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Vaccinations are key in fight against the flu

Next year is the 100th anniversary of the 1918 flu pandemic

October 24, 2017

VANCOUVER, Wash. – The autumnal equinox marks the annual onset of fall, the season of changing leaves, visits to the pumpkin patch and giving thanks.

But it also signifies the countdown to the beginning of flu season, which brings serious health risks for young children, pregnant women and older adults.

PeaceHealth clinicians recommend taking steps early on to prevent the spread of the virus.

“First and foremost, getting the influenza vaccination is the best way to avoid or decrease symptoms of influenza,” said Margie Tessin-Mason, RN, a PeaceHealth infection preventionist. “Social distancing is also important; if you are sick, stay home. Lastly, if you must be around others, consider wearing a mask, always cover your cough and practice good handwashing.”

PeaceHealth joins with the U.S. Centers for Disease Control, recommending that everyone ages 6 months and older get a yearly vaccination against the highly contagious influenza virus.

“When a large group of individuals develops immunity after being vaccinated, others who cannot receive those same vaccinations due to illness, age or previous severe reactions will be better protected,” explained Tessin-Mason. “As with any medication, get all the facts about a vaccine and make informed decisions.”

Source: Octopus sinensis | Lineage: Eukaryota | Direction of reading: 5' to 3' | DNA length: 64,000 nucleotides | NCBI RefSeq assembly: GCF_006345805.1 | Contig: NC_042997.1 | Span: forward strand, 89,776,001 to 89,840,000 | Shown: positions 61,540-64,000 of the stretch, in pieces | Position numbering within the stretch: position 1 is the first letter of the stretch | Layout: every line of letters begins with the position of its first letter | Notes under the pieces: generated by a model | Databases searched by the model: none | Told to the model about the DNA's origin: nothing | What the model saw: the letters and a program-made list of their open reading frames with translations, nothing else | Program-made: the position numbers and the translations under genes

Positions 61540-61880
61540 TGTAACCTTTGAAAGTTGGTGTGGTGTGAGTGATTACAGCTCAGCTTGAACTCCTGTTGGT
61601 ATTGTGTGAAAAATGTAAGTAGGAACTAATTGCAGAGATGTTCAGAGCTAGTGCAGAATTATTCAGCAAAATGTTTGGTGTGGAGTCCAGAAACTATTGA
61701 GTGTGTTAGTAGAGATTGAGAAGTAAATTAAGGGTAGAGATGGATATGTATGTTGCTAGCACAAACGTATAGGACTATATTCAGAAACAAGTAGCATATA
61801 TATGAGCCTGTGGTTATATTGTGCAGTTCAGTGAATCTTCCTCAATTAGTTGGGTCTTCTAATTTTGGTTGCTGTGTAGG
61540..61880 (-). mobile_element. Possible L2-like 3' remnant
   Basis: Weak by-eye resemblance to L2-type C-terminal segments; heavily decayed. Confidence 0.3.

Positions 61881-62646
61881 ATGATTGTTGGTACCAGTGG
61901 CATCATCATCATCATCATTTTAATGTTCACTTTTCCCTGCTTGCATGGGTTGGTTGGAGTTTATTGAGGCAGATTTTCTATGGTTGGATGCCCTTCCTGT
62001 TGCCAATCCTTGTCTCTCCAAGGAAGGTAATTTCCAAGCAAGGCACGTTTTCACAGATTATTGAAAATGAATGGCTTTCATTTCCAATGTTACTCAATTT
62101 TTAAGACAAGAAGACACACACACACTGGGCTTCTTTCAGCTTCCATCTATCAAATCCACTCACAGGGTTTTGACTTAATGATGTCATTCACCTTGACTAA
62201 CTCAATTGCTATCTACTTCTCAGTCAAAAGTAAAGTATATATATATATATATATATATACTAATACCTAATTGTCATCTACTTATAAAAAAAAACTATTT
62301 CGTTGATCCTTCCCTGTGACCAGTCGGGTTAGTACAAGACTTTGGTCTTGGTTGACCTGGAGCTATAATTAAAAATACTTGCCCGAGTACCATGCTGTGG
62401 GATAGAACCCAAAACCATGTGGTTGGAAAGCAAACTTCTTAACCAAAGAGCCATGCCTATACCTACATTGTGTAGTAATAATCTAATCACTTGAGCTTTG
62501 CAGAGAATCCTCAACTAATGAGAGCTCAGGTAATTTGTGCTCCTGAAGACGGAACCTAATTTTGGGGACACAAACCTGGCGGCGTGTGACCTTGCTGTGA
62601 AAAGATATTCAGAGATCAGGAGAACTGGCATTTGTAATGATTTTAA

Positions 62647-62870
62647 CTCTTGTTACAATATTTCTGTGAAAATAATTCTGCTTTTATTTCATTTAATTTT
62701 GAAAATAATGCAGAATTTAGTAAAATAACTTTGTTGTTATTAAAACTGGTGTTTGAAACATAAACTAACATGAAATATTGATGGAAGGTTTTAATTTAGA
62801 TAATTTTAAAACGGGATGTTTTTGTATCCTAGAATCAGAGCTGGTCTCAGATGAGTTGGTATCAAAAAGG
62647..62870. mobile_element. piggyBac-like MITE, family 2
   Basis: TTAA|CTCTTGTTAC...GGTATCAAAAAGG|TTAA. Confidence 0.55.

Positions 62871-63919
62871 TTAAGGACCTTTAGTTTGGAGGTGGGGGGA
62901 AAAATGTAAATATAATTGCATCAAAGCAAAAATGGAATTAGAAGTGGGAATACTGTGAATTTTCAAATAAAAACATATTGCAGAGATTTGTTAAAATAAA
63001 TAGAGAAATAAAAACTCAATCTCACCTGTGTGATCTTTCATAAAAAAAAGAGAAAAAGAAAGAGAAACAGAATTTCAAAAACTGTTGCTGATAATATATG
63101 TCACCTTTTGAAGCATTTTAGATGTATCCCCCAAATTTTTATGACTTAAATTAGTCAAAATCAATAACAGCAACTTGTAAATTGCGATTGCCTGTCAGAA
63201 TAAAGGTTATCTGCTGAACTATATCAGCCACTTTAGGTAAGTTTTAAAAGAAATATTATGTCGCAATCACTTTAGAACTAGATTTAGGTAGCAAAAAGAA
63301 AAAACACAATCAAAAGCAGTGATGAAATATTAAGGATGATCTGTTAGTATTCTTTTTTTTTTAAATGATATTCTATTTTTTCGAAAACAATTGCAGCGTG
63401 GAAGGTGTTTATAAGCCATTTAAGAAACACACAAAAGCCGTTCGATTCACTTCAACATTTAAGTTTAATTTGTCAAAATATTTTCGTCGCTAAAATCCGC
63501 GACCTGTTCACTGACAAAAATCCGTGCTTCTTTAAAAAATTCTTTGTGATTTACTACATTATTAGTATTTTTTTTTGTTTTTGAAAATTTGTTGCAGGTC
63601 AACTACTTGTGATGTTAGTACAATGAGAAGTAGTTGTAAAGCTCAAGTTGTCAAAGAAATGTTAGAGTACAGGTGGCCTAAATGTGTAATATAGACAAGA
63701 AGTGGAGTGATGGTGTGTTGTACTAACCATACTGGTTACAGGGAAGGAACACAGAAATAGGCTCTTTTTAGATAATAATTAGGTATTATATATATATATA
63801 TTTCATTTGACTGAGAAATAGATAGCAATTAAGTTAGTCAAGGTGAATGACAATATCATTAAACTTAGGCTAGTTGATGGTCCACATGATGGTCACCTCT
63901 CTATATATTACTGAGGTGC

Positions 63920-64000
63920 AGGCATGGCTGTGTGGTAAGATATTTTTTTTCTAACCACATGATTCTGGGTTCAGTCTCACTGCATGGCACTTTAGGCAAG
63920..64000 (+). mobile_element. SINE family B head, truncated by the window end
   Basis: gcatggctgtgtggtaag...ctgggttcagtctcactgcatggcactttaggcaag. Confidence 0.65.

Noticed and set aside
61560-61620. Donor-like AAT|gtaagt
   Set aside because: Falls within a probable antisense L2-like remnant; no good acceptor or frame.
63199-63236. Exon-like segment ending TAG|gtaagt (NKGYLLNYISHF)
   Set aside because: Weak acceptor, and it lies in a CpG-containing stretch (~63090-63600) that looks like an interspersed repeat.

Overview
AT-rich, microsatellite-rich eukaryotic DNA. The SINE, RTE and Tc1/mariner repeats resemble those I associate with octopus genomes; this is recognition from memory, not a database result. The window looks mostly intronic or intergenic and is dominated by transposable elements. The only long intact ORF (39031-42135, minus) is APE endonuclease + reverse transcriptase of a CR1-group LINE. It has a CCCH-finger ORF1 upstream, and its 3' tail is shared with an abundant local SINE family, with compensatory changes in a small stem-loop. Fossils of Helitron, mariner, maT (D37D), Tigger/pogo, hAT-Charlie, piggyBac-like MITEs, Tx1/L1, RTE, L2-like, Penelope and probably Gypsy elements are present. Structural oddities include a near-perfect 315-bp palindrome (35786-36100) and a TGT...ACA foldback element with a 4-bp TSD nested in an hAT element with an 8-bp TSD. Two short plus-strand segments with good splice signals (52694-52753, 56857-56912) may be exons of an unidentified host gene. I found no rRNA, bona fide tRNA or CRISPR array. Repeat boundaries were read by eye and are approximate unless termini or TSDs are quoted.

Many PeaceHealth communities are currently offering flu shots by appointment and during walk-in clinics.

The coming year marks the 100th anniversary of the 1918 flu pandemic. A look back at this period in history provides an important reminder of the catastrophic impacts of the influenza virus, before vaccines were available.

During that outbreak a century ago, approximately 500 million people worldwide contracted the flu. It is estimated that up to 50 million individuals, many of them young and previously healthy, died. It was the only time in recorded history that there was a decrease in the world population, especially between the ages of 17 and 65.

According to PeaceHealth’s Infection Prevention department, the H1N1 flu pandemic that occurred in 2009 and infected up to 200 million people worldwide possessed similarities with the 1918 flu strain. However, the number of fatalities was significantly lower due to advances in medicine and the diligent work by local and worldwide public health agencies.

For more information about the 1918 flu pandemic and how to stay healthy during this year’s flu season, check out PeaceHealth’s HealthyYou blog.

About PeaceHealth: PeaceHealth, based in Vancouver, Wash., is a not-for-profit Catholic health system offering care to communities in Washington, Oregon and Alaska. PeaceHealth has approximately 16,000 caregivers, a group practice with more than 900 providers and 10 medical centers serving both urban and rural communities throughout the Northwest. In 1890, the Sisters of St. Joseph of Peace founded what has become PeaceHealth. The Sisters shared expertise and transferred wisdom from one medical center to another, always finding the best way to serve the unmet need for healthcare in their communities. Today, PeaceHealth is the legacy of the founding Sisters and continues with a spirit of respect, stewardship, collaboration and social justice in fulfilling its Mission. Visit us online at